[John Peter Zenger]. Charles F. Heartman Presents John Peter Zenger and His Fight for the Freedom of the American Press.
Together With A Genuine Specimen of the New York Weekly Journal Printed by John Peter Zenger. Highland Park, New Jersey: Harry B. Weiss, 1937. First edition, one of 99 copies, this being copy number 11. Approximately 13.5 x 8 inches. Folio. [iv], 60, [2, blank] pages. Text lined in red and printed in double-columns. Publisher's binding of full marbled paper, with printed labels on front board and spine. Some rubbing to edges, some wear to spine and corners. Overall, very good. With spare labels tipped in at rear. Bound-in is: [John Peter Zenger, printer]. The New York Weekly Journal. Containing the freshest Advices, Foreign, and Domestick. Numb. LVI.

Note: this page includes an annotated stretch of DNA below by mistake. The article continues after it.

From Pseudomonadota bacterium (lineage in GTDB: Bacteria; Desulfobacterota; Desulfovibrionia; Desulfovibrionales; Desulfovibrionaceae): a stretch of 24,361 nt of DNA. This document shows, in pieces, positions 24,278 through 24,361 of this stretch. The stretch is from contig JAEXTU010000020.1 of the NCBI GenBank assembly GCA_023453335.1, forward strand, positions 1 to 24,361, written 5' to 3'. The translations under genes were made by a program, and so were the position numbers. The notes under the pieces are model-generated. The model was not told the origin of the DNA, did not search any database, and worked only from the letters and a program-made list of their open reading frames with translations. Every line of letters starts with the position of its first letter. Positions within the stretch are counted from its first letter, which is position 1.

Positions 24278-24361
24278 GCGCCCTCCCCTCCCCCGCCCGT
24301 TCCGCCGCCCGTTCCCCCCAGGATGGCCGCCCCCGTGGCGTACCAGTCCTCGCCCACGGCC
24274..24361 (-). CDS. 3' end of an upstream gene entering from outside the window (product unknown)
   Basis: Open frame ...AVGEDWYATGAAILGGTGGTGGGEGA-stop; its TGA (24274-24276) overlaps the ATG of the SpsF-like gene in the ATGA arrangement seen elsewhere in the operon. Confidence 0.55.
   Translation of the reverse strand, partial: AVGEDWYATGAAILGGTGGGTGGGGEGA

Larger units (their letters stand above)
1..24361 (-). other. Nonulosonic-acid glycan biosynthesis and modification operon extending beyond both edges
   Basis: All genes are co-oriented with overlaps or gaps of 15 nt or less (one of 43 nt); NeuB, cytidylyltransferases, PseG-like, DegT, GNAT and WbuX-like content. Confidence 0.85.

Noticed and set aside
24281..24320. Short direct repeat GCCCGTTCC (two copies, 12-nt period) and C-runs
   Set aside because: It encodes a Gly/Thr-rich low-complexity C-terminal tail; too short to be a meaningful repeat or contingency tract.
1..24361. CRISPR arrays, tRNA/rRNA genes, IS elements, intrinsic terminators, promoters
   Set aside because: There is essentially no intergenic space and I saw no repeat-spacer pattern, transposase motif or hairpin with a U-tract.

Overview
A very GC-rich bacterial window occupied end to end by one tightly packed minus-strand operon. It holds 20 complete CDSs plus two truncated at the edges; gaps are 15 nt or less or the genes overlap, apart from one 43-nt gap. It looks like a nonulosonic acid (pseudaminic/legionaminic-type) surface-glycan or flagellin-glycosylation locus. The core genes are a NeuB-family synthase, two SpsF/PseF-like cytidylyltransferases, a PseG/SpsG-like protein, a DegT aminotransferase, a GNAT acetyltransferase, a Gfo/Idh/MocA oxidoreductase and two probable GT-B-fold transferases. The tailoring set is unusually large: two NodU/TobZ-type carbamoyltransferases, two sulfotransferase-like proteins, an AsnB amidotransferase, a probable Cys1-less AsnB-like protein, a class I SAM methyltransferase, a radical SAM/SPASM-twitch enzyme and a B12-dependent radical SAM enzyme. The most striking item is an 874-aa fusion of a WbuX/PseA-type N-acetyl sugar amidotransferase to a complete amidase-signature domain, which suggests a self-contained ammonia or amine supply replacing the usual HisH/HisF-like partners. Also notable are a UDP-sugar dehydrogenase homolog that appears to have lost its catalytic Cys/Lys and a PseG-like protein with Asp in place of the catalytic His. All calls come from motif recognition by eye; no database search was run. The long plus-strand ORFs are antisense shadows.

[New York:] Munday [sic] December 2d, 1734. First edition of this newspaper. Approximately 11.75 x 7.5 inches.  pages.
This issue details the orders by the New York Assembly and Governor William Cosby for the burning of numbers 7, 47, 48, and 49 of Zenger's New-York Weekly Journal on charges of Sedition against the British Crown. Zenger, a New York printer born in Germany, affected the course of American journalistic freedom when he was found not guilty of criminal libel for publishing articles and doggerel verse critical of William Cosby, then governor of New York, in the New-York Weekly Journal, a newspaper that he edited and printed. "Zenger's acquittal received wide attention in Europe for its revolutionary aspects, which apparently raised popular interest" (Streeter).